Exploring the Ceramics Industry at Hanley, Stoke-on-Trent
A substantial archaeological investigation was carried out during late winter 2010 in advance of the building of a new supermarket in Hanley on behalf of Tesco Stores Ltd. It revealed a remarkable sequence of three pottery works dating from the late 18th to 19th century.
The remains of the three manufactories - Mason’s Ironstone Works, the Kensington Pottery Works and St James Street Pottery - were uncovered. There were around 300 pottery works in North Staffordshire alone, producing high quality wares which were famous around the world. The finding of the remains of workshops, stores, kilns or ovens as well as the pottery was significant. Some of the kiln bases were in surprisingly good condition, and showed evidence of extensive burning (left), demonstrating this would have been a hot, dirty and dangerous environment in which to work.
It was usual for pottery workers (including young children) to live close to their place of work, and some of their homes were revealed during the investigation. Three terraced houses, each with a cellar or semi-basement and what may be an external staircase to a second floor, were found facing Broad Street. Fragments of domestic ceramics including teapots, cups, plates and dishes were found in the deposits and demolition layers infilling the remains of the dwellings. Of note is a pottery sherd with the Mason’s Ironstone Works mark on it (right), showing it hadn’t moved far from where it was made.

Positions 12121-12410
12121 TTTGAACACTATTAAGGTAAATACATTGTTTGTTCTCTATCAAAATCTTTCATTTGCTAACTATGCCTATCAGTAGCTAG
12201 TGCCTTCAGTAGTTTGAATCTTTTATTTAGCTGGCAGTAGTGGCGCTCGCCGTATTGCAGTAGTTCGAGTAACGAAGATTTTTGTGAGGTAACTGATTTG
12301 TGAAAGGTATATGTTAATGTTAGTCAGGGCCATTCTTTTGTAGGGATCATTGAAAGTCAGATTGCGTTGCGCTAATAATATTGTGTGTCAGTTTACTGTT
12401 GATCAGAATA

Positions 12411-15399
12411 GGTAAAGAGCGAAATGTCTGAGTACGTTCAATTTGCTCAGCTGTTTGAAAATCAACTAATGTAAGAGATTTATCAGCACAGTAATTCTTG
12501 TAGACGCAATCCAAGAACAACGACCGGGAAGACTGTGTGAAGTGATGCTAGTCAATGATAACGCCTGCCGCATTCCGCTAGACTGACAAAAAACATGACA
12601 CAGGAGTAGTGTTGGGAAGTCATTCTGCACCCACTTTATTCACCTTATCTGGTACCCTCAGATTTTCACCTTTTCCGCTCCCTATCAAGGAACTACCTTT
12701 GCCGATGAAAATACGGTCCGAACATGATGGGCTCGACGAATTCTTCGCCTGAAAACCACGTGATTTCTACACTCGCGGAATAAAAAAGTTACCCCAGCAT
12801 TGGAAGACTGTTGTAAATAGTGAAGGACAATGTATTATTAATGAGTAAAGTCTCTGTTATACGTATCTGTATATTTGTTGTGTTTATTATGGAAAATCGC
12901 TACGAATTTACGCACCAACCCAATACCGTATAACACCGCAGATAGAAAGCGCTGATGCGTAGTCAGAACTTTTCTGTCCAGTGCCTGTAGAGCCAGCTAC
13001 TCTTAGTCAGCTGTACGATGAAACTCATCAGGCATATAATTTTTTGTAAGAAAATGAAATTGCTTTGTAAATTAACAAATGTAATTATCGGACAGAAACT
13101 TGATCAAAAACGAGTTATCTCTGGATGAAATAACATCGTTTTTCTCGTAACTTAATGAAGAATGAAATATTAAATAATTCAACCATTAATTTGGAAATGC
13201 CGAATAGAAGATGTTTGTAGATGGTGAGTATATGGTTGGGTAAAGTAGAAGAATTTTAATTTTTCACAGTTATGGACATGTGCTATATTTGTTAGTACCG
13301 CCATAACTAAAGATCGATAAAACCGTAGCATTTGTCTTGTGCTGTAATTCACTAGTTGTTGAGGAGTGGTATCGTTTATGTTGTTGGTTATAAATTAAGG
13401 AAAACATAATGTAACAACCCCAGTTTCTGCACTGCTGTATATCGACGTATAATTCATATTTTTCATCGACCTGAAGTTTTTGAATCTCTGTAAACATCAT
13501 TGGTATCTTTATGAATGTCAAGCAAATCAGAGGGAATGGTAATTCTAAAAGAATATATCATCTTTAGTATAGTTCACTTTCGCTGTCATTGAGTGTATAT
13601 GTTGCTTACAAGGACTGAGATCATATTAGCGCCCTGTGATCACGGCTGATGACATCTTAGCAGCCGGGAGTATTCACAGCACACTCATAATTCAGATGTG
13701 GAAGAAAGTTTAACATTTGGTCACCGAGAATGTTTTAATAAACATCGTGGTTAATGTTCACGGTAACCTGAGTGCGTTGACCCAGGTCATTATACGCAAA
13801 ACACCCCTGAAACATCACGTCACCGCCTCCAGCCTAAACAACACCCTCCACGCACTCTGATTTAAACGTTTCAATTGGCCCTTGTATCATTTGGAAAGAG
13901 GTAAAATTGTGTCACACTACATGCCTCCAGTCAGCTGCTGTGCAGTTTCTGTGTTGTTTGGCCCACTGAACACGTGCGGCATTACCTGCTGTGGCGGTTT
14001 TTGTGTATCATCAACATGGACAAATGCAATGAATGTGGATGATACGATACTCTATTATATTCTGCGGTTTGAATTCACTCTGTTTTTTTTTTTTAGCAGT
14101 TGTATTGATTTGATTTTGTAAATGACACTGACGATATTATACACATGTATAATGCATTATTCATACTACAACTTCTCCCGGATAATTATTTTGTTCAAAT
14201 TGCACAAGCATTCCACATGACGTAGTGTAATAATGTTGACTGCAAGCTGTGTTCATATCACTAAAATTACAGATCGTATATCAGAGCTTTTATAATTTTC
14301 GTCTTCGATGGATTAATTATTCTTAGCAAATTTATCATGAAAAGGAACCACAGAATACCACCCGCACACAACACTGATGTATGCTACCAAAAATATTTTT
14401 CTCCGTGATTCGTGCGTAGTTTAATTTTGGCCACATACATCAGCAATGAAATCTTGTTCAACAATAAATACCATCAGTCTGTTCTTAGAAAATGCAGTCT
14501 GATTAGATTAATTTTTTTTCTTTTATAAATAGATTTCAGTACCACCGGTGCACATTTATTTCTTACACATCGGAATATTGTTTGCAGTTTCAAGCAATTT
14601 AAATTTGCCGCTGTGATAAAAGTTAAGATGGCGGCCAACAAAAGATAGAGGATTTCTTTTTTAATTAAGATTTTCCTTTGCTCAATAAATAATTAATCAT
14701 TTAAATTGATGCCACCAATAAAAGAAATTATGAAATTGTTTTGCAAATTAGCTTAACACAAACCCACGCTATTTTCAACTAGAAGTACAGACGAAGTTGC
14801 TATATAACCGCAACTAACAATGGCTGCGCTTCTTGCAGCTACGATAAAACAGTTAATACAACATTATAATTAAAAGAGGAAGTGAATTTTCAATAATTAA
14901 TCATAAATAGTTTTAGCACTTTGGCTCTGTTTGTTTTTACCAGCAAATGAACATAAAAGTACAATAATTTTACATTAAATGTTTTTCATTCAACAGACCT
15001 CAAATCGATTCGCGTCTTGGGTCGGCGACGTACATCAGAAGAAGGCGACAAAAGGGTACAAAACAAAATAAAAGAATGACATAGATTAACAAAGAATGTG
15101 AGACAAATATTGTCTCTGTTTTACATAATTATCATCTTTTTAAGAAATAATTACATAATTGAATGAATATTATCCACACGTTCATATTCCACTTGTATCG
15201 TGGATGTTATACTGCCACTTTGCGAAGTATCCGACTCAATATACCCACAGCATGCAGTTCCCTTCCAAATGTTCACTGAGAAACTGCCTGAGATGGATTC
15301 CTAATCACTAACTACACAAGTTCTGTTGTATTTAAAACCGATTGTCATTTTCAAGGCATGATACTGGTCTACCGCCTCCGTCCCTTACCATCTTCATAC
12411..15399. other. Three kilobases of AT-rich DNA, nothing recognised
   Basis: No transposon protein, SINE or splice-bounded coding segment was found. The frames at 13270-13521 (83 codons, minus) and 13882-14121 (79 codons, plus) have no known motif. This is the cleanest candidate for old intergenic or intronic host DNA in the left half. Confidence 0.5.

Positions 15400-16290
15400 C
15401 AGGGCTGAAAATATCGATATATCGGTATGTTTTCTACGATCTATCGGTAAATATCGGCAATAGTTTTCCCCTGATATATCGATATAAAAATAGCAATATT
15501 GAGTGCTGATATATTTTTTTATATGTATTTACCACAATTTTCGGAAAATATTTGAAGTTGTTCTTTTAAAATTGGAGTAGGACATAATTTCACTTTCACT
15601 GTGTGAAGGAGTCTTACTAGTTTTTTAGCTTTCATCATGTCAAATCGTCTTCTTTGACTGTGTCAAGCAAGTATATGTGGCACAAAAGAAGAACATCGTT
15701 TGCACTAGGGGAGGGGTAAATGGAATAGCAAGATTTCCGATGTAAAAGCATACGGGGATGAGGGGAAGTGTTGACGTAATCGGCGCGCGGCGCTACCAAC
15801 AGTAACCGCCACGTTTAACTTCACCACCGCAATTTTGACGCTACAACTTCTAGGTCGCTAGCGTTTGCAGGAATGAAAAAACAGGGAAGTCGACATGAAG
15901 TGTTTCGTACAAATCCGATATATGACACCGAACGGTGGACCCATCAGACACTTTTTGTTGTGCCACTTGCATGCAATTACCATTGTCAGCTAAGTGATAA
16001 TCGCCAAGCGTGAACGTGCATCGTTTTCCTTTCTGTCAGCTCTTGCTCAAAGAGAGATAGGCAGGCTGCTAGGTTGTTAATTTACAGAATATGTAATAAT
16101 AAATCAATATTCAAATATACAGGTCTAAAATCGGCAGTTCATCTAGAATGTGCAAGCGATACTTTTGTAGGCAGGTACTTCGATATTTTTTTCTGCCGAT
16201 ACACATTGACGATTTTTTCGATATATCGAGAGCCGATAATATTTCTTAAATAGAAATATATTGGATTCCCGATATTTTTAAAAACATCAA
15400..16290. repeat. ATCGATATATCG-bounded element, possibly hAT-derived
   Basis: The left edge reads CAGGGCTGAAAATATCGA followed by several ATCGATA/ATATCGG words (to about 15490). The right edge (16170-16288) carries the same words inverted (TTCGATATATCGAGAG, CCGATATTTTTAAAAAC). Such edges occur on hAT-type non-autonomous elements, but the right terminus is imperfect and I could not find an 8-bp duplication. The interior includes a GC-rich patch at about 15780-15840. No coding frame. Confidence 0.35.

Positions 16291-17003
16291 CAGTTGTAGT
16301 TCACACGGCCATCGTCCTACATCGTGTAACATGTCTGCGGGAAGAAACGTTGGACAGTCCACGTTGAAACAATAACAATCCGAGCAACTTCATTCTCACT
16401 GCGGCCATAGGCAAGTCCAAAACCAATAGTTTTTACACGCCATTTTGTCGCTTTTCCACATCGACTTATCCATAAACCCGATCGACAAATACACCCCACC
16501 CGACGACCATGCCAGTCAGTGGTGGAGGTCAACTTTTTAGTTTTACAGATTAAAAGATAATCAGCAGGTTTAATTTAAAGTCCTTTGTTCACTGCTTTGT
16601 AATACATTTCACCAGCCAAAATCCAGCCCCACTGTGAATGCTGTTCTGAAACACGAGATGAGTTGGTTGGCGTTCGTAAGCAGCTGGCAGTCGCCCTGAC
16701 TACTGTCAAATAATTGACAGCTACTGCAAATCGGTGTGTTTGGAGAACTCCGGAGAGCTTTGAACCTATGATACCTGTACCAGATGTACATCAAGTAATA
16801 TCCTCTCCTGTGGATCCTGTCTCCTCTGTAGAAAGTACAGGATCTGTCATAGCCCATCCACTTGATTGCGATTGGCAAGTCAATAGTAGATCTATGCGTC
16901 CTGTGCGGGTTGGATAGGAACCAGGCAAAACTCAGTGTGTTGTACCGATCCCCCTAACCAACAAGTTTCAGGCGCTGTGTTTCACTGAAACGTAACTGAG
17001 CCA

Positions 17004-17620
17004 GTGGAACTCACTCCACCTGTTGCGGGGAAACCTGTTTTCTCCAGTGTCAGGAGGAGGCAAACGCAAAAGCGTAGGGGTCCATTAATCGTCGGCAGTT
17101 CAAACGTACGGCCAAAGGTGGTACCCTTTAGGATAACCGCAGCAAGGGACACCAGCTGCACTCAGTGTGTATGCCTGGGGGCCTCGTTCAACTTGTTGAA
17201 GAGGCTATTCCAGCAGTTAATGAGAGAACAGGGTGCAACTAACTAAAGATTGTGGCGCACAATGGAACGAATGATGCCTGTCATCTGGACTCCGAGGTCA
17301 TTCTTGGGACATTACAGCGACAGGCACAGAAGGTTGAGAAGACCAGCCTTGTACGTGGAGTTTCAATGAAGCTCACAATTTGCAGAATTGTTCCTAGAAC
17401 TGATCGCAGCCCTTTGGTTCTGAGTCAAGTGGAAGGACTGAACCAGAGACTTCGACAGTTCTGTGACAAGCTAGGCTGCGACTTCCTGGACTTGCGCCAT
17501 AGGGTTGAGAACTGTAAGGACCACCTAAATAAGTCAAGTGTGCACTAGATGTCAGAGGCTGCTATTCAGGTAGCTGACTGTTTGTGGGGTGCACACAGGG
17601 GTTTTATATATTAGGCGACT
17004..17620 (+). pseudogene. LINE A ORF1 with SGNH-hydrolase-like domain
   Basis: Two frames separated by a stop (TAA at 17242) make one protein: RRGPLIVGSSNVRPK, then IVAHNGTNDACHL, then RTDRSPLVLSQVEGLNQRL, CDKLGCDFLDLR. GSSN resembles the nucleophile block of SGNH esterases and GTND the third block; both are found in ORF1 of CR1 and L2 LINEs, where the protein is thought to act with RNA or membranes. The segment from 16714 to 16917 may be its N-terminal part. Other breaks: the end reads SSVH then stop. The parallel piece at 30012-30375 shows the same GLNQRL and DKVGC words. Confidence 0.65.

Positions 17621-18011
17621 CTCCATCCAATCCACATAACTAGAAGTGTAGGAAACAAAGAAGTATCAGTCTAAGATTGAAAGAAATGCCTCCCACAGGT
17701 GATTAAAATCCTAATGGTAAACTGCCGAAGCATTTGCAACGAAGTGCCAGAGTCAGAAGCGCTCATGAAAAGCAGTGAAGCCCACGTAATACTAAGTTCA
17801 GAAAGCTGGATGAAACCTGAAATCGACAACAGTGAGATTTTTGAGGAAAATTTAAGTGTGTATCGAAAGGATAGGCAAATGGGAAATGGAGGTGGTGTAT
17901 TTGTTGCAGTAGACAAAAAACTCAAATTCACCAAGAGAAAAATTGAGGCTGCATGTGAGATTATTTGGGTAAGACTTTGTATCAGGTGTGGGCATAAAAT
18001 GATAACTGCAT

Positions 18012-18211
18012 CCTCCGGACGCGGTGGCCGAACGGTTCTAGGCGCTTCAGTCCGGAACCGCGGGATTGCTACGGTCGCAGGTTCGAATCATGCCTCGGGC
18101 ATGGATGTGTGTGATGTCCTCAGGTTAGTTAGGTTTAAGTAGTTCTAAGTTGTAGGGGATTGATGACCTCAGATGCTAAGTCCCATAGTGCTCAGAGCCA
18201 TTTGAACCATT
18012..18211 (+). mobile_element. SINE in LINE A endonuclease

AOC is grateful to Vinci Construction UK Ltd who commissioned the work on behalf of Tesco Stores Ltd and to Jonathan Goodwin, Senior Planning Officer at City of Stoke-on-Trent, for his input and guidance on the project.